size: 640px 360px;
size: 20cm 15cm;
}


According to caniuse.com, this feature only works in Chromium-based browsers like Chrome, Edge, and Opera – both Firefox and Safari don’t implement it at all.

Because I know you’re going to ask: You can nest the @page selector inside a @media print query – after all, the paper size is only ever going to be relevant in a printing context – but not using this media query won’t break anything.

Similarly, this is useful if your document already contains the margins you want, in which case you’d like to zero out any additional margin the browser would add. As an added perk, setting the margin to zero will hide the default header and footer lines your browser renders on each page – there’s not enough space for them.

@page {
/* No margin, hide the header and footer. */
margin: 0;

/* Some margin. Header and footer will be shown if the browser thinks there's
enough space (in my ad-hoc tests, anything larger than 8mm will trigger them). */
margin: 1in;

/* Different margins vertically and horizontally. */
margin: 2cm 4cm;

/* Wildly different margins – the order matches the standard CSS margin property:
north, east, south, west. */
margin: 1cm 2cm 3cm 4cm;

/* You can also specify single margins only. */
margin-left: 20pt;
}


According to caniuse.com, this feature works in Chromium-based browsers like Chrome, Edge, and Opera, but also in Firefox and – believe it or not! – Internet Explorer, all the way back to IE 8. Safari, meanwhile, has never heard of any of this.

But wait, there’s more! You can target the first page of your document separately using the :first pseudo-class. The same goes for :right (odd-numbered, assuming your document is written in a left-to-right script) and :left (even-numbered) pages.

@page :first {
margin: auto 3cm;
}

@page :left {
margin-left: 4cm;
margin-right: 3cm;
}

@page :right {
margin-left: 3cm;
margin-right: 4cm;
}


This might seem somewhat byzantine – why would one need different margins on left and right pages? – but in book binding, it’s best practice for the two inner margins (i.e., the right margin of the left page and the left margin of the right page) to be equal in appearance, once bound, to each of the outer margins, which may require the adjustments these pseudo-classes enable.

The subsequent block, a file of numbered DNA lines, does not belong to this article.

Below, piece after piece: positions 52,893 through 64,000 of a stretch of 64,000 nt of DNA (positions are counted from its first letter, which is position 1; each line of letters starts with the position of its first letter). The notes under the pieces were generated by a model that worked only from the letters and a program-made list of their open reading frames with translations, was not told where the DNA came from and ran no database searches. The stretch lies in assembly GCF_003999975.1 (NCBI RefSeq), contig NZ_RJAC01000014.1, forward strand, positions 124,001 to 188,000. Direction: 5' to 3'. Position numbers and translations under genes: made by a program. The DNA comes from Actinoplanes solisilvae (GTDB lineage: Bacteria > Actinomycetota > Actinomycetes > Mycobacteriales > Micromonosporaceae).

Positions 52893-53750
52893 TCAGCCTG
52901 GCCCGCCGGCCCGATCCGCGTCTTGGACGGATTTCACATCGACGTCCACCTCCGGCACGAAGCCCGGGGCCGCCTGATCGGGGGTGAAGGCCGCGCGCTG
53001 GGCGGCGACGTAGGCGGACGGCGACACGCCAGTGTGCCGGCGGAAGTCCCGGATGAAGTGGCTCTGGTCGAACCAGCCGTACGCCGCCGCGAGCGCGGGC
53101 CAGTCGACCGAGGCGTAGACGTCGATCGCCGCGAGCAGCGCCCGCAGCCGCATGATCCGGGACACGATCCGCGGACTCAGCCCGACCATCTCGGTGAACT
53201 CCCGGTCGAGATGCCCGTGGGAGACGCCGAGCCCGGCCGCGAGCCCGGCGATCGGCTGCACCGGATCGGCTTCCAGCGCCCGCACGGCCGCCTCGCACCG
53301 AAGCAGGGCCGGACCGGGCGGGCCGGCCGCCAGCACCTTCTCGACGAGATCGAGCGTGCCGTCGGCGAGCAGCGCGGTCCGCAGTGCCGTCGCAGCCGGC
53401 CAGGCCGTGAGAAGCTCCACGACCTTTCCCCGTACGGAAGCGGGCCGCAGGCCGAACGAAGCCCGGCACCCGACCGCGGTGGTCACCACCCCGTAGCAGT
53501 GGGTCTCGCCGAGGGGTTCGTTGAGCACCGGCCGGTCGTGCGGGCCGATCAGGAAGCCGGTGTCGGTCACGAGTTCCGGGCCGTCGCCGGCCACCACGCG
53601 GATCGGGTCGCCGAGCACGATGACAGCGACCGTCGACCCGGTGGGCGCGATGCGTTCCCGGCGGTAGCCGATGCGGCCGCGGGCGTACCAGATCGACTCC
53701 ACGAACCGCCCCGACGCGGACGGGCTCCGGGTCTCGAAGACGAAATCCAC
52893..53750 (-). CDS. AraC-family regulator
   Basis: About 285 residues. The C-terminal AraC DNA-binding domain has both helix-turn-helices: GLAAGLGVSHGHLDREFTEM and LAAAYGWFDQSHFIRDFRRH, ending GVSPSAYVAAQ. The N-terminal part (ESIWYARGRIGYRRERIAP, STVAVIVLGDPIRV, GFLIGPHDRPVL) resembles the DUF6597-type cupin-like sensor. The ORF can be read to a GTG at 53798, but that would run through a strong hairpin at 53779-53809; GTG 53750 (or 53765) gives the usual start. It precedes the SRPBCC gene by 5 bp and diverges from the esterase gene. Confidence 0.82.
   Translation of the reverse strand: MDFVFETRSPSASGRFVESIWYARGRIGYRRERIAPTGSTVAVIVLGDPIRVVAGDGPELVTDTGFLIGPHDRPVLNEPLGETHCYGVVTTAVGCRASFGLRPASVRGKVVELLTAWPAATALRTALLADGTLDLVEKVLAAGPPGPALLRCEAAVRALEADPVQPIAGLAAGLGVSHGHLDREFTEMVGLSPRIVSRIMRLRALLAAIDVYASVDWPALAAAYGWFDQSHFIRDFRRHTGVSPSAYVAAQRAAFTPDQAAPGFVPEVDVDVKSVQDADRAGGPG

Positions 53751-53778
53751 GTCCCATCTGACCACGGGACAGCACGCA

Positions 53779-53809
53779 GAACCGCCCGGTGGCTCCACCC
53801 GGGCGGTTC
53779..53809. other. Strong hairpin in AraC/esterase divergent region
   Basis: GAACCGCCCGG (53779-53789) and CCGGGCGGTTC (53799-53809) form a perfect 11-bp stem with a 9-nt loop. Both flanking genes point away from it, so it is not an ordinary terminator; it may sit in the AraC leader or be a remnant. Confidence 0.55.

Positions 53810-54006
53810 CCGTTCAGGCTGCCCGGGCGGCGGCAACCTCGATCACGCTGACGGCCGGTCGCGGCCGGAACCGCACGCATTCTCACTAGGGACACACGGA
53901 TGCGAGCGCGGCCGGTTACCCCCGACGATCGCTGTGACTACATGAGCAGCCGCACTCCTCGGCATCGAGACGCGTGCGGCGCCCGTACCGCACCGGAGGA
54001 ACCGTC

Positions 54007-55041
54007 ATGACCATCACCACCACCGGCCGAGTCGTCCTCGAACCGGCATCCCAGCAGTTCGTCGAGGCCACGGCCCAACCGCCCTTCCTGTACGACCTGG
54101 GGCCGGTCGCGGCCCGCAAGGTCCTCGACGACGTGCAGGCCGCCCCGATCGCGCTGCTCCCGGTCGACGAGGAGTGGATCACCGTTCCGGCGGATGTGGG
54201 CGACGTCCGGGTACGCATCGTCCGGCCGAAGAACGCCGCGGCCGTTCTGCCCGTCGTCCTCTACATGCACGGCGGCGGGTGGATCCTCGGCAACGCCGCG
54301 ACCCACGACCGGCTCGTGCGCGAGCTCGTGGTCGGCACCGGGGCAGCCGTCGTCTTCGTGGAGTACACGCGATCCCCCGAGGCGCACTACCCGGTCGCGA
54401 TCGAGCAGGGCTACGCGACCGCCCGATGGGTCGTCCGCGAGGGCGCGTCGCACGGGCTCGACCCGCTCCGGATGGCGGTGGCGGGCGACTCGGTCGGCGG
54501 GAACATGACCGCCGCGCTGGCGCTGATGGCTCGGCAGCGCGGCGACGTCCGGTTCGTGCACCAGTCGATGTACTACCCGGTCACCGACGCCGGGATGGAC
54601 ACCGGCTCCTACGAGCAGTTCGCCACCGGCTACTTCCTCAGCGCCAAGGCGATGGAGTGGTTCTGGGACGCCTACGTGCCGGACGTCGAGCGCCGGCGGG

If you make use of these pseudo-classes, Firefox won’t understand you anymore – I trust you’re beginning to see why I added that only-works-in-Chrome disclaimer at the top of this article.

## Forcing background colors

All browsers default to not printing background colors to conserve ink – very helpful! If you really need to, you can forcibly re-enable backgrounds on a per-element basis, say, for <code> snippets interleaved with your prose whose light gray background you’d like to preserve.

code {
}


This exact mode also disables some browsers’ adjustment of low-contrast elements in print mode.

Nothing’s stopping you from using the * selector here, but think twice before doing so – users who actually print on paper might be disgruntled if you do (but ink salesman will worship you during their secret rituals).

According to caniuse.com, the feature is understood by all major browsers. Yay!

## Why rely on the browser’s print functionality at all when there’s jsPDF and similar libraries?

Since the CSS features I’ve discussed in this article are reliant on the user running modern versions of specific browsers, wouldn’t it be neat to have the power of generating a PDF (no matter whether for printing or just reading offline) from a web page in a browser-independent fashion, but still client-side? Why, yes!

There are a bunch of libraries that purport to accomplish this, including jsPDF. They more or less get the job done by implementing custom HTML renderers in JavaScript – a daunting task that doesn’t stand a chance at being fully compatible with evolving web standards: webfonts and advanced CSS features tend to fall by the wayside.